I think it’s fair to characterize the following transaction as a symbol of our current national office market boom. Gone, gone, gone are the days when lenders’ hands were tied and 30-40% minimum cash on the barrelhead was a necessity to get a deal done for an office building in a primary market. Today, leverage is back in a big way — at least in one such deal in Los Angeles reported by Globe St’s Kelsi Maree Borland.
New numbers from the Mortgage Bankers Association (MBA) tell a tale of heightened loan origination from commercial banks and life insurance companies to commercial property in 2012. Will 2013 mark the return of pre-recession levels of capital to commercial property markets?
Commercial/Multifamily Mortgage Bankers Originations Index published by the MBA shows commercial banks produced their highest loan origination volumes since second quarter 2008. Life insurance companies as a class “have origination volumes greater than before the recession while other lender types are still at below-recession levels” according to a National Real Estate Investor report.
The Commercial Real Estate 2Q Market Suvey shows market is stable and even improving in some areas of country. The survey provides an overview of market performance, sales and rental transactions.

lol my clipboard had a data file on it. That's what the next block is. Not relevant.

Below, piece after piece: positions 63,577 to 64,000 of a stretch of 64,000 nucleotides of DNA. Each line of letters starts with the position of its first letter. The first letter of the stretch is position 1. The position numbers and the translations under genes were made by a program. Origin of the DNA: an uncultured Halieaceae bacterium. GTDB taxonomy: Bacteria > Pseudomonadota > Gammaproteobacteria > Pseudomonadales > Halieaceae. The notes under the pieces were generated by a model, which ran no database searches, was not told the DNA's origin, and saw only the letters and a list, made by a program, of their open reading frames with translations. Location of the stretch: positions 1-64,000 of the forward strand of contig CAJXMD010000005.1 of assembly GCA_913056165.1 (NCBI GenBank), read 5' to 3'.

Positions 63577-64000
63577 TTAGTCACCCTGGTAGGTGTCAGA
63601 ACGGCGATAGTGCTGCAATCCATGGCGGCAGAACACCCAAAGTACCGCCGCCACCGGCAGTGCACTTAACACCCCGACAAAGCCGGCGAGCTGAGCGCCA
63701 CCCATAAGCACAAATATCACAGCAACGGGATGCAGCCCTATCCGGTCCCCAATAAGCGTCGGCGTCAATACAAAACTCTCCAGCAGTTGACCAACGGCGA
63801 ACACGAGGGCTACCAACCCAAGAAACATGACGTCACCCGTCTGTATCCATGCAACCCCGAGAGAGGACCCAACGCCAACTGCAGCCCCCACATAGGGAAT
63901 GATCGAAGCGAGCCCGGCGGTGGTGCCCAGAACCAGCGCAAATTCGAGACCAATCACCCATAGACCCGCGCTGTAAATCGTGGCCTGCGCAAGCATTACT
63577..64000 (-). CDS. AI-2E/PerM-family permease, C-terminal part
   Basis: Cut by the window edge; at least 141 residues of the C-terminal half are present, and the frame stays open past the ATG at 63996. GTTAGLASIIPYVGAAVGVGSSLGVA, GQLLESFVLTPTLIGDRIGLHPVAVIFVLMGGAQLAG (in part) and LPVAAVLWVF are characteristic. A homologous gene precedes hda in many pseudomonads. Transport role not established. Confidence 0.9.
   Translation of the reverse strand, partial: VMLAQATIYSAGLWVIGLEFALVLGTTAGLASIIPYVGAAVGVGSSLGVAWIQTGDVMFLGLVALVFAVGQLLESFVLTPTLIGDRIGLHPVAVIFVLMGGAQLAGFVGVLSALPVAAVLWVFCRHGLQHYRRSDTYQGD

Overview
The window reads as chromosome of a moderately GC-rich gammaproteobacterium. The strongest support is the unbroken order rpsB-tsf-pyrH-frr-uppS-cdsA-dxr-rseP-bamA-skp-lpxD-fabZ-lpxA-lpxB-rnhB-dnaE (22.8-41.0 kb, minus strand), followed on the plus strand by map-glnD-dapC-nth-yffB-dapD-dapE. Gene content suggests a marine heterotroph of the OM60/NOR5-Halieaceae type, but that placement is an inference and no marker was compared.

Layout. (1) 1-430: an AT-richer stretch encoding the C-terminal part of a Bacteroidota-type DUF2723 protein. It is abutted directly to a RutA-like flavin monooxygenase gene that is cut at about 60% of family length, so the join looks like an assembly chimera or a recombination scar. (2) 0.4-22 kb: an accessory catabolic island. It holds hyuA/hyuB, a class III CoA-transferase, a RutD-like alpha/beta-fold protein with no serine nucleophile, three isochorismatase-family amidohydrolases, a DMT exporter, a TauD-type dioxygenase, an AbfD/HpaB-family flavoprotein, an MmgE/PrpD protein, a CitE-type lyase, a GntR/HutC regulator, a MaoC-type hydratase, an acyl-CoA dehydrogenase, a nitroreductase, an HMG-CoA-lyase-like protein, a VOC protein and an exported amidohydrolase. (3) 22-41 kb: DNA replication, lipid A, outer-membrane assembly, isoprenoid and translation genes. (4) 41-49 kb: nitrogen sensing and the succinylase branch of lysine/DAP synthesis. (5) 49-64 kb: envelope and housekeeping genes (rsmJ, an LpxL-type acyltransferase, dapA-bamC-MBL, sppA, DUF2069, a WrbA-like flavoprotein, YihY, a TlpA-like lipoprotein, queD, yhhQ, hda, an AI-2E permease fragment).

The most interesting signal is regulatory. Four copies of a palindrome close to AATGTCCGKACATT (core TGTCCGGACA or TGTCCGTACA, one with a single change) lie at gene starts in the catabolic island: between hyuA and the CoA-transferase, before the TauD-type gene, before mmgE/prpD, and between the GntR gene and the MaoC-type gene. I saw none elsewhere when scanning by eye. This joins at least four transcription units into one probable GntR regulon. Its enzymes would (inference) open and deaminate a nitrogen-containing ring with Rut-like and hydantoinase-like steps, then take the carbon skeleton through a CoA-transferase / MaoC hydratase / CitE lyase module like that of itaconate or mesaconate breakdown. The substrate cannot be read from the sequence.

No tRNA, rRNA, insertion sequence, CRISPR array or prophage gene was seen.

NAR’s Chief Economist and Senior VP of Research Lawrence Yun notes the National Credit Union Association’s piece suggesting that credit unions are trying to pick up the slack left by our pinstriped friends the banks in the commercial credit market:
Commercial real estate loans are very difficult to obtain. The lack of government backing (outside of multifamily mortgages) and a higher capital charge on office, retail, industrial, and other commercial real estate-related mortgages have severely hindered credit flow and potential business deals. Moreover, the compliance costs related to the Dodd-Frank bill and the uncertainty regarding Basel III rules are said to be too burdensome for smaller independent community banks from lending on modest-sized loans. Large banks have enough legal staff to handle the compliance, but small banks do not.